War is hell, as the saying goes, but in Danish director Tobias Lindholm’s “A War,” playing this weekend at PMA Movies, that hell is all the more terrifying for how mundane it is. Lindholm, as he did in his excellent Somali pirate drama “A Hijacking,” resolutely refuses to add bombast to his tale of a commanding officer tried for civilian deaths, forgoing music, big speeches, or flashy heroics. The result is that both the violence and the human drama, when they come, emerge all the more powerfully. If there’s a moral to be taken from “A War,” it’s that, when war is your daily life, often there are no right decisions.
In the film (nominated for a best foreign language film Oscar last year), Lindholm regular Pilou Asbæk plays Claus Pedersen, the dedicated commander of a group of Danish troops deployed against the Taliban in Afghanistan. Shown from the outset as a decent, caring man, Claus shepherds his young charges through long days of constant danger as they patrol the countryside, attempting to protect a civilian population from an enemy they can’t find, and dogged by the constant threat of explosive devices planted seemingly everywhere. When one of his men, traumatized by the death of a comrade, says “This doesn’t make any sense,” Claus’ response that their presence allows the Afghan people to have a life and to rebuild a country shattered by constant violence emerges not like Lindholm (also the film’s writer) laying out political arguments as much as real people applying logic to an untenable situation.
And it is untenable, as the film’s pivotal combat sequence shows in chilling detail. Setting out to assist a village targeted by the Taliban, Claus’ squad is pinned down by a surprise attack, and one man grievously wounded. Calling for air support, the officer is confronted with a choice. He makes it with the best of intentions and, as a result, eleven people die, many of them children. Shipped back to Denmark to face trial, he’s reunited with his long-suffering wife, Maria (Tuva Novotny) and his three young children. With the help of his cynical attorney, Claus must defend himself against a prosecutor (a restrainedly excellent Charlotte Munck) whose hard line that a difficult situation cannot excuse the choice he made only echoes the conflict within the tortured family man himself.
Lindholm’s approach to this material is so antithetical to traditional war movie vocabulary that it’s likely to appear too evenhanded to some. While the war scenes themselves are shot with a crisp clarity (Lindholm has great command of visual space, making the chaos of the battle scenes strikingly understandable), they’re also shot with a documentarian’s objectivity. In Lindholm’s depiction of war, there’s no need to embellish the fact that death can come in an instant. Unlike the overheated shooting scenes in, say, “American Sniper,” here a marksman lines up his kill with cool professionalism, the detail of him steadying himself with a little humming sound the only hint of the man behind the rifle. The courtroom scenes play out in a nondescript conference room, any thoughts of “A Few Good Men”-style surprise witnesses or “You can’t handle the truth!” histrionics so muffled by the everyday that when “A War”‘s versions of both do arrive, they play out almost apologetically.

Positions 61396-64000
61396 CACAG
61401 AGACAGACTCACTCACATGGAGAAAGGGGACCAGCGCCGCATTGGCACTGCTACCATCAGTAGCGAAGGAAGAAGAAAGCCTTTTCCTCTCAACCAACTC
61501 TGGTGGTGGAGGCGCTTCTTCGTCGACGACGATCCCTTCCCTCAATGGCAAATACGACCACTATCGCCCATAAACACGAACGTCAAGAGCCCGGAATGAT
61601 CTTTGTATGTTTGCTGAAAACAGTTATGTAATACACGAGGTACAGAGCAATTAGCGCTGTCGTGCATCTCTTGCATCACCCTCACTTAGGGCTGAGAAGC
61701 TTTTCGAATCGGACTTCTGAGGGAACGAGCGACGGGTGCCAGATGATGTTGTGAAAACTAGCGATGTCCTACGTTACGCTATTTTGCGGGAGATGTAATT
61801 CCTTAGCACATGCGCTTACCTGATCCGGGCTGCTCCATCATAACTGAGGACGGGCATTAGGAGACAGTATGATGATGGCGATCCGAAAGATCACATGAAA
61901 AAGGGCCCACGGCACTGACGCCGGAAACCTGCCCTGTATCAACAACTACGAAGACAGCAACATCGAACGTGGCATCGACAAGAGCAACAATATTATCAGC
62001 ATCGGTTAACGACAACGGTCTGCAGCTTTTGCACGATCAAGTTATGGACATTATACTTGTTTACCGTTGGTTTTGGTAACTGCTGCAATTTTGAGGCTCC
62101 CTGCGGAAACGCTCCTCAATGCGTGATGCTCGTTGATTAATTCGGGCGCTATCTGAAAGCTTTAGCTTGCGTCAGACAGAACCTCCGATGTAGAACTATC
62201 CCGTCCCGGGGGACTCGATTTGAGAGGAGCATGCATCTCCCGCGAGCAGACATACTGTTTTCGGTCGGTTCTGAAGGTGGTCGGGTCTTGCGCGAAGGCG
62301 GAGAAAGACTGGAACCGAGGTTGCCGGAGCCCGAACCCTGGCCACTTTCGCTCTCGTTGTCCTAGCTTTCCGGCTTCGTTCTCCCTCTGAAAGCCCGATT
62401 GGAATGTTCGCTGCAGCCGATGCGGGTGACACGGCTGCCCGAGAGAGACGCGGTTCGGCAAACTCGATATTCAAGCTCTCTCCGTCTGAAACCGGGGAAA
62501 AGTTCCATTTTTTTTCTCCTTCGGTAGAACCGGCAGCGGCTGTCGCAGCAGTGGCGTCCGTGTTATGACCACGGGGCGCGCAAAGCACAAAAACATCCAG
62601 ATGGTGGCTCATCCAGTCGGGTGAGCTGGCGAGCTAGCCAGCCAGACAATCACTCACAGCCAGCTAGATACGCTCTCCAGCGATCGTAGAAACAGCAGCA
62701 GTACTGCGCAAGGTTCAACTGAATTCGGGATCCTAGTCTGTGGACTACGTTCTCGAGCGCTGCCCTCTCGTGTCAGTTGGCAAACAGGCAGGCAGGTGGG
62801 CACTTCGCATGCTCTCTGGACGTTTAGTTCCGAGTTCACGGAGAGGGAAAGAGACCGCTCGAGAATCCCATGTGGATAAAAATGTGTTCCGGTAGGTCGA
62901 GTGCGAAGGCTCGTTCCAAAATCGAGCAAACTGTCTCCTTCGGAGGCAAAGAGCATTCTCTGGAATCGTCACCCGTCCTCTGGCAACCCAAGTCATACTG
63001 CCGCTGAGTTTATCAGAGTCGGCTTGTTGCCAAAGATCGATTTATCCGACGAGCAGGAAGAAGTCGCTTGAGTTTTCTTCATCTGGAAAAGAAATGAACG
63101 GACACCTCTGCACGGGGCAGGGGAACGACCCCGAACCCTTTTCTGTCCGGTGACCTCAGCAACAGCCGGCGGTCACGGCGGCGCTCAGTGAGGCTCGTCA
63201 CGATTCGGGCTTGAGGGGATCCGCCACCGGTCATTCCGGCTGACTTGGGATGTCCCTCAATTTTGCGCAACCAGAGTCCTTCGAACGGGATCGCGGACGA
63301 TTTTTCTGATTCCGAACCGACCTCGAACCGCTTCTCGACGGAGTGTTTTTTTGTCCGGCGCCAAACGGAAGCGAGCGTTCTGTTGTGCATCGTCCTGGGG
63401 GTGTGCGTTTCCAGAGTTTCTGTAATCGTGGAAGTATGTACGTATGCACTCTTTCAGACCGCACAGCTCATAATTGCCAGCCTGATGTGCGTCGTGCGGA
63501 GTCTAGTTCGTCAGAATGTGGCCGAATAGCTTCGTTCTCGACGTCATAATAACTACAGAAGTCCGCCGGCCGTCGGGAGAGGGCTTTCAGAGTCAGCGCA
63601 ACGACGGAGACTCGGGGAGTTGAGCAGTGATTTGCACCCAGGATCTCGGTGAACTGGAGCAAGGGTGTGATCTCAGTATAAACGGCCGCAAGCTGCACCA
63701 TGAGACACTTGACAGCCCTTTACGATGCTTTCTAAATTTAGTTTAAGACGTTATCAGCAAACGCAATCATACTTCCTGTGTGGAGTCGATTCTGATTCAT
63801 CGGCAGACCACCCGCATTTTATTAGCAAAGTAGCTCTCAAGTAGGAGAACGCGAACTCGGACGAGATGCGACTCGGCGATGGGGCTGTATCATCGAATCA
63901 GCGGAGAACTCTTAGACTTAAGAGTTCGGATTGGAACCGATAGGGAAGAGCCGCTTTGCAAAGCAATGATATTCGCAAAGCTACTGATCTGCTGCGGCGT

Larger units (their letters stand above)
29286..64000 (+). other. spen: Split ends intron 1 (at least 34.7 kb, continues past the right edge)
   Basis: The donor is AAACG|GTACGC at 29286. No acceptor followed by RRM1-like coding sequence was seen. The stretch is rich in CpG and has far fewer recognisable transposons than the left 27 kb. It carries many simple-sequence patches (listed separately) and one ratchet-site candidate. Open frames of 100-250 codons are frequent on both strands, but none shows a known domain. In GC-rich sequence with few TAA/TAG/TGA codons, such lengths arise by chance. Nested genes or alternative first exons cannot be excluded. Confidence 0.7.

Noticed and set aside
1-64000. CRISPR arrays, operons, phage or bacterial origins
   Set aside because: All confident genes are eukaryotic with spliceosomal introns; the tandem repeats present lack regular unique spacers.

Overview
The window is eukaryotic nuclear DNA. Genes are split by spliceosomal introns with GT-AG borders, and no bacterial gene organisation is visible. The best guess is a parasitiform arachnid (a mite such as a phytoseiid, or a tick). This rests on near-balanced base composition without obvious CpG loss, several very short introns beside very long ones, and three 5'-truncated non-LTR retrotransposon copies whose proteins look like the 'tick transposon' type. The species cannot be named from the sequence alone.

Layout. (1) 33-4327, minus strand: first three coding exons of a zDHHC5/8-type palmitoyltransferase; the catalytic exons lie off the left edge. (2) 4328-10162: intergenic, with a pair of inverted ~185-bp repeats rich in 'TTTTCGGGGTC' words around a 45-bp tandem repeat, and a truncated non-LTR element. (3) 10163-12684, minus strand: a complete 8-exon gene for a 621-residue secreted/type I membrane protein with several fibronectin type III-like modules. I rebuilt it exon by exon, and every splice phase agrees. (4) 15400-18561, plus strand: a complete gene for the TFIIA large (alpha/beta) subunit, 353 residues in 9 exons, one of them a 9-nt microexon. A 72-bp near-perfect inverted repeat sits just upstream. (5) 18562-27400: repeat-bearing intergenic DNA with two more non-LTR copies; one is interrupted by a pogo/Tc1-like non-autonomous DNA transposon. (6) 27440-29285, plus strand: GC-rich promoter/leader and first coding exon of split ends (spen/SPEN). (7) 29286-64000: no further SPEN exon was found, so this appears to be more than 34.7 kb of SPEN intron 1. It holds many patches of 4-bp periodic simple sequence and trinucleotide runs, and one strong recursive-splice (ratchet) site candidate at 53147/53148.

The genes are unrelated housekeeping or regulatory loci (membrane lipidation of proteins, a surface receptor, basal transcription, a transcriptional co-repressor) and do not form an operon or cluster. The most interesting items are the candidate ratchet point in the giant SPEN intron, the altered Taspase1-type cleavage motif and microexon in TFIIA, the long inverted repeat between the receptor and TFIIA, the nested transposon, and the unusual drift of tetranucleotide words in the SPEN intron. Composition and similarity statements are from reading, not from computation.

Everyone’s arguments are given equal weight. The prosecutor’s stance that international laws against indiscriminately endangering civilians isn’t dismissed as the bookish abstractions of people who don’t understand the reality of war, but neither is her zeal in wanting to sentence remorseful family man Claus to four years in prison easy to root for. Maria’s passionate appeal to her husband to say whatever is necessary to keep him out of jail is neither villainous nor laudable – it’s just the best choice she can pluck out of the mess threatening her family.
As for Claus, Asbæk, with his trimmed beard and soft eyes (he looks like Ewan McGregor in the “Star Wars” prequels) embodies all these contradictions with a subdued performance all the more affecting for how little he and Lindholm have him make the expected speeches about what he’s done, or how he feels about it. When the trial is over, and everyone’s had their say, Claus is left alone, smoking a cigarette and contemplating the night sky of his home country. If, the film posits, there’s truth to be found amidst the chaos of a war, you handle it the best you can. And live with it.
WHEN: 6:30 p.m. Friday and 2 p.m. Saturday and Sunday
WHERE: Portland Museum of Art, Congress Square, Portland
HOW MUCH: $8, $6 for members and students with ID.
NOTE: The film is rated R for language and some scenes of intense war violence.
COMING TO LOCAL SCREENS
RAILROAD SQUARE CINEMA in Waterville
Thursday: “Hello, My Name Is Doris.” Co-written and directed by certified hilarious person Michael Showalter (“Wet Hot American Summer,” “The Baxter”), this story of a 60-ish single woman (Sally Field) falling for the much younger new guy at work (“New Girl’s” Max Greenfield) is a deceptively smart and sensitive (and funny) look at an improbable relationship.
FRONTIER in Brunswick
Tuesday: “45 Years.” An elderly couple (never-better pros Tom Courtenay and Charlotte Rampling) find their seemingly happy marriage thrown into turmoil when the husband receives an unexpected letter. A study of love and regret, and a mystery as enigmatic as it is restrained. Rampling is riveting.